This week’s main economics event is undeniably Thursday’s ECB policy announcement, with markets looking for guidance on the outlook for QE in the New Year. But although Draghi might provide the odd clue, we don’t expect full clarity on the next steps for policy.
Given continued unease about the weakness of underlying inflation, and with some members concerned about a possible overshooting of the euro, Draghi was deliberately circumspect following the Governing Council’s July meeting. The ECB’s forward guidance was left unrevised, while Draghi was unwilling to offer a precise date for when the Governing Council might decide its next steps for its asset purchases once the current programme of €60bn per month concludes at year-end. Instead he merely stated that this would be discussed sometime in the autumn. But while it now feels like autumn has arrived in Northern Europe, after Draghi failed to address monetary policy issues in his Jackson Hole speech last month it is very difficult to see the ECB deciding those steps at this week’s meeting. Instead, we suspect that Draghi will simply note that the Governing Council has now tasked internal work on the precise options to allow a decision to be taken in Q4, most likely at the policy meeting in the final week of October.
Whatever the ECB decides with respect to its forward guidance this week should not substantively prejudge that key policy decision next quarter, although we would see no harm from it amending the language on QE, which currently specifies an easing bias. Certainly, the Governing Council seems bound to slow the rate of asset purchases from January, not least since – under the current programme and with some of the issuer limits within sight – the ECB would struggle to keep buying the targeted €60bn per month of bonds for many more quarters. More fundamentally, despite recent euro strength, there is no compelling economic case to keep buying at the current rate – the macro outlook simply does not merit it.
Indeed, when the ECB unveils updated economic forecasts on Thursday, we expect to see a modest near-term upwards revision made to its forecast for GDP growth, which was already at an above-potential 1.9% in 2017, 1.8% in 2018 and 1.7% in 2019. And while the stronger euro will likely see a slight downwards revision to its CPI forecasts for 2018 (1.3% headline, 1.4% core) and perhaps also 2019 (1.6% headline, 1.7% core), we expect its first predictions for 2020 to be within shouting distance of its inflation target of below but close to 2.0%.
That suggests there is still a case for continued asset purchases in the New Year, albeit only at a reduced rate, to give a further modest boost to inflation two years ahead and also to try to limit the risks of a harmful tightening of financial conditions (i.e. a taper tantrum) as the ECB gradually withdraws from the market. And while several uncertainties – including the future path of the euro, the outlook for external demand, and political risks associated with the next Italian election due by next spring – mean that the ECB might be unwilling even next quarter to set an end date for the programme, we currently anticipate the asset purchases being brought to a conclusion in Q318, and a first small hike in the deposit rate coming around the turn of 2018/9. We expect Draghi’s rhetoric this week to be consistent with that policy outlook.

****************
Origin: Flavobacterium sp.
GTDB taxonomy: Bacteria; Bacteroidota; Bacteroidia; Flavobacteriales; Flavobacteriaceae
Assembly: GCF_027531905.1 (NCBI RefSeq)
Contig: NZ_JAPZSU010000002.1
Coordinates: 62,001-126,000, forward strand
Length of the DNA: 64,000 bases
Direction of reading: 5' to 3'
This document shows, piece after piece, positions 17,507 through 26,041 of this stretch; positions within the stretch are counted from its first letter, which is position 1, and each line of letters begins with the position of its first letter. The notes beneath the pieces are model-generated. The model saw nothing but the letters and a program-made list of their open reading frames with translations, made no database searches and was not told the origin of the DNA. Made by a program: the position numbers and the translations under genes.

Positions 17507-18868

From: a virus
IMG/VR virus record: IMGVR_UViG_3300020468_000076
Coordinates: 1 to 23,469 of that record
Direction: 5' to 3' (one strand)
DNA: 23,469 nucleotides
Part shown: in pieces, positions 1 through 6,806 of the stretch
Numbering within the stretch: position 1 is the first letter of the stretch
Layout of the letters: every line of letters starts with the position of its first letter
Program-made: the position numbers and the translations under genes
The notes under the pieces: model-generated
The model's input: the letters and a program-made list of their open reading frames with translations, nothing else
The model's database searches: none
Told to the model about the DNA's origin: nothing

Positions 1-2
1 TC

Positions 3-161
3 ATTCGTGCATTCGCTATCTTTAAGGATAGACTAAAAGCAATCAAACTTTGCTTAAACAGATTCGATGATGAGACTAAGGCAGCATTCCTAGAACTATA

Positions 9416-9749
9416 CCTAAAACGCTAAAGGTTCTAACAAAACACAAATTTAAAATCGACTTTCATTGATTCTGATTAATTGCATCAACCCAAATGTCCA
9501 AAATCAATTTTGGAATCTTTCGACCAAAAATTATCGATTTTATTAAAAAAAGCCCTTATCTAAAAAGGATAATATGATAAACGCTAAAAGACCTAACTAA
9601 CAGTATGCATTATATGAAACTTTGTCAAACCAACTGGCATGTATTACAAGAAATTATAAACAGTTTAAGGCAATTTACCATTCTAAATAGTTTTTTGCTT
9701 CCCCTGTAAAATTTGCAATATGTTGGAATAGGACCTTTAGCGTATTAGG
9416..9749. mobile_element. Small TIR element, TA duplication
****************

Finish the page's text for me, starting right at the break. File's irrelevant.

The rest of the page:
Of course, investors will also be hanging on every word that Draghi has to say about the euro. But we don’t expect much new to emerge here either, and – given there is no evidence that the euro area’s external competitiveness has been hit by the recent currency appreciation – nothing that could be considered substantive verbal intervention. Indeed, a range of factors – including strong domestic and external demand, a tightening labour market, global commodity price shifts and maintenance of easy financial conditions – could offset some if not all of the impact of the exchange rate on inflation over coming quarters. So, this week we expect him largely to repeat what he said in his July press conference, i.e. that the euro was discussed and that the risks of an exchange rate overshoot have been acknowledged, but also that at least some appreciation of the euro has been appropriate given the recent improvement in the euro area's economic fundamentals, particularly relative to the other major economies. In all a message that does not suggest that the euro is playing a pivotal role in the ECB’s decision making at present.